Yesterday was International Women’s Day which was created to celebrate the achievements of women while calling for greater equality.

Women in the United States have a lot of achievements to celebrate–certainly more so than many other countries.  That being said, the United States still has a ways to go with respect to women’s rights and that is most apparent in the employment context.  Below is a summary of hot button women’s issues in the workplace and notes about what people can do to advocate for greater equality and improvement in these areas.

  1. Unequal Pay: The recent Sony hack revealed that even top-notch actresses (Jennifer Lawrence!) and top female executives were paid far less than their male counterparts.  If women with this much industry power are paid less than what they should be you can bet that average working women face this ten-fold.   Absent your employer getting hacked liked Sony did it is difficult for women to know if they are, indeed, being paid what they should be.  The White House calls the issue of Equal Pay a “Family Issue” which it is if the woman happens to have a family but it is, most importanty, a gender disrimination issue. Regardless of whether or not a woman has a family to support she deserves to be paid the same as a man.  To read more about the White House’s thoughts on the issue and what has been done to solve this problem go to:
  2. Family Responsibility Discrimination:Last week we posted a link to a recent article on our Facebook page in which a woman admitted that before she had children of her own she discriminated against her co-workers who had kids.  In the article, she admits to making a number of discriminatory assumptions about women who had kids such as assuming they would not work as hard or be as dedicated to their jobs.  We see this all the time in our practice and it drives me crazy.  So many of the assumptions that are made about mothers in the workplace are so wrong and this article compares the assumptions against the realities.  Courts have interpreted family responsibility discrimination claims as gender-based claims under Title VII of the Civil Rights Act but parental status is not a separate category protected from discrimination.  Perhaps it should be?  Read this article and see what you think:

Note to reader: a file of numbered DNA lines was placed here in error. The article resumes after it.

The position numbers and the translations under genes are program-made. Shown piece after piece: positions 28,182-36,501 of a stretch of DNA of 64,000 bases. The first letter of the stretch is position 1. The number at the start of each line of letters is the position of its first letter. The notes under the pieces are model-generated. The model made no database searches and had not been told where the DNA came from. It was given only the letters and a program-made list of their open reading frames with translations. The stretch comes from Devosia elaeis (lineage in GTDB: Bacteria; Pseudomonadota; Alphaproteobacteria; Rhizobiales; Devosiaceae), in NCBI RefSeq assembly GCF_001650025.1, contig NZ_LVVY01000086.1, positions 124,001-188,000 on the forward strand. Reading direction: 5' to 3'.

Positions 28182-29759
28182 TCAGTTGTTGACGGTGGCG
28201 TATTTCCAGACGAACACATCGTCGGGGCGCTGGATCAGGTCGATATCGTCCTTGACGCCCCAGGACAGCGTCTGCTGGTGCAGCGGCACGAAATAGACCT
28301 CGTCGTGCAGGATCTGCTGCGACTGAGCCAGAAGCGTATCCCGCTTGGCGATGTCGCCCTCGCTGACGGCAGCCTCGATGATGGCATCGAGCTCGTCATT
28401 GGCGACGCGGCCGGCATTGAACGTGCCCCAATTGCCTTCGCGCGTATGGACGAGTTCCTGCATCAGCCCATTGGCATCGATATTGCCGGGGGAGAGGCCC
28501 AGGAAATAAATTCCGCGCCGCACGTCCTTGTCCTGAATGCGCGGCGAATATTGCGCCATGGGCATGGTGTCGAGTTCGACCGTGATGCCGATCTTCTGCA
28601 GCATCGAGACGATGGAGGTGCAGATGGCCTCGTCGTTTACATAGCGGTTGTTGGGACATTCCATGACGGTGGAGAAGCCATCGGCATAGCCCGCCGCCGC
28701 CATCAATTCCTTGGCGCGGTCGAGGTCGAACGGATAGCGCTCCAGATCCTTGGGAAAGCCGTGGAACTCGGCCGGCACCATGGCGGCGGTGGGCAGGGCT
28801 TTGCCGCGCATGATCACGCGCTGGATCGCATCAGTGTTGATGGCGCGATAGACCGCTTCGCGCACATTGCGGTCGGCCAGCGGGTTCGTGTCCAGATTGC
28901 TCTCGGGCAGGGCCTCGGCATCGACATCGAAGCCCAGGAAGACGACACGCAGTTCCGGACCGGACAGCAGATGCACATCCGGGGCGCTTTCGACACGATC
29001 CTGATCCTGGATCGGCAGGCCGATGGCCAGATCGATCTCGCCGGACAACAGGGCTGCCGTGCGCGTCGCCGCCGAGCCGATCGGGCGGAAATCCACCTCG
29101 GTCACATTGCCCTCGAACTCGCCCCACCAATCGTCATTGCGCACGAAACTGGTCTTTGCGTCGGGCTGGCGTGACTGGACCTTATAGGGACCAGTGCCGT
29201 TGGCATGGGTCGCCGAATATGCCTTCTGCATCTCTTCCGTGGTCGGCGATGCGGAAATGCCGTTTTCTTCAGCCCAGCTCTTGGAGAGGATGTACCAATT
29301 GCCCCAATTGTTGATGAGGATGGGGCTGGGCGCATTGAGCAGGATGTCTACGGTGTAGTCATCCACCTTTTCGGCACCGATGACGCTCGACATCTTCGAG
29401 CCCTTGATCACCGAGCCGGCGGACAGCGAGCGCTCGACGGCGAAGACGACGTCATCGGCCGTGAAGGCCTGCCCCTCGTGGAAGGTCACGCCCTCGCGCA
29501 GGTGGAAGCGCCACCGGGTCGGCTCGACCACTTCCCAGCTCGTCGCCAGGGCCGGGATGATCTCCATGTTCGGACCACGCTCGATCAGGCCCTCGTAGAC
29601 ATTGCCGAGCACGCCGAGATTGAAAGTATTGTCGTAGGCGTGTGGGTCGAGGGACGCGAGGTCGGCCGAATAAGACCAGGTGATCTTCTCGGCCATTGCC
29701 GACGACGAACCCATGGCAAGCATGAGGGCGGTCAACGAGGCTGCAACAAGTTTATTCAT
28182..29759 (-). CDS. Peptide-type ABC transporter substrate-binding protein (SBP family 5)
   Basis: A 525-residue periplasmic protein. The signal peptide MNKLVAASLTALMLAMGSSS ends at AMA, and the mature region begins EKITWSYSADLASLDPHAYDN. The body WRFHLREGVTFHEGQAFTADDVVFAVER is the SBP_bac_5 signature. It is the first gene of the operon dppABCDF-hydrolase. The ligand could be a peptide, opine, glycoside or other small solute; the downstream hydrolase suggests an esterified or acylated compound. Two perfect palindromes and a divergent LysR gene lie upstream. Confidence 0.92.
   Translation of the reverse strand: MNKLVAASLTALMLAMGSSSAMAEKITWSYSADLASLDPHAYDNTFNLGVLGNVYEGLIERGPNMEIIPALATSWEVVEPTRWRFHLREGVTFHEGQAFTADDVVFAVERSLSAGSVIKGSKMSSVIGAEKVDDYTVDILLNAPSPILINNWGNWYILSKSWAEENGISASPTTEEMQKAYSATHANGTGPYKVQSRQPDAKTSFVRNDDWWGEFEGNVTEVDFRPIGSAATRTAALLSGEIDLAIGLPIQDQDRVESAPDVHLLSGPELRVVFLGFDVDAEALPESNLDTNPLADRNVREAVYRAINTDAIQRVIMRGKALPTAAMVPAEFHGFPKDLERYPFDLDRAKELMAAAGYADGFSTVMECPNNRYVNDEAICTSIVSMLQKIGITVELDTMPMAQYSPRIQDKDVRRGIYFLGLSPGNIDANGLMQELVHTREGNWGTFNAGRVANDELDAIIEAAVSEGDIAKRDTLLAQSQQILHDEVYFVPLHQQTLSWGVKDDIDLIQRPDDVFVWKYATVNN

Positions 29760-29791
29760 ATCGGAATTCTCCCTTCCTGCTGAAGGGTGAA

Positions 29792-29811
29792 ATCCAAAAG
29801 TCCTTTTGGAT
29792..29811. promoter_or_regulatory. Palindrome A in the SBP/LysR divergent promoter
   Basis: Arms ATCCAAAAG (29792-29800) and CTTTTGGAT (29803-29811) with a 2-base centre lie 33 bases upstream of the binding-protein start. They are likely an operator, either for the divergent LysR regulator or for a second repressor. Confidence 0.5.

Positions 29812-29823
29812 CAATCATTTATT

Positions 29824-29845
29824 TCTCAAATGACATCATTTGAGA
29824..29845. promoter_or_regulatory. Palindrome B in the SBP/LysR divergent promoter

3. Paid Sick Leave:  This one really hits lower income women and part-time employees and it is a major problem.Certain Illinois groups including Women Employed are spearheading a move for Paid Sick Days in Illinois and Chicago.  In the last election on February 24, 82% of Chicago voters voted in favor of a non-binding referendum for paid sick days.  The next step is to translate this support to ordinances and state statutes.  To read more about what you can do go to:
  4. Maternity Leave: Our highest reaching Facebook post ever was was a link to an article about a company called Vodaphone which announced that it would, by the end of 2015, start offering a minimum of 16 weeks paid maternity leave plus, during the six months after returning from maternity leave, the opportunity to work a reduced schedule while still receiving full time pay.  For a long time I have contended that policies like this will save companies money by allowing them to retain valuable employees.  For US Vodaphone emplyoees this will be a huge improvement over what federal law requires:  which is a mere 12 weeks of unpaid leave.  United States is the only developed country to not offer any sort of paid leave to parents.  Click here for a nice chart which evidences that depressing fact:

The only way to change this is to either hope your company becomes enlightened like Vodaphone or start advocating for changes to the law.  There is no reason that the United States cannot be on par with the countries above.  One of the groups advocating for change can be found here:

Also, here is a link to the article that garnered so much interest:

Here’s hoping that next International Women’s Day we will be celebrating major progress on all these issues!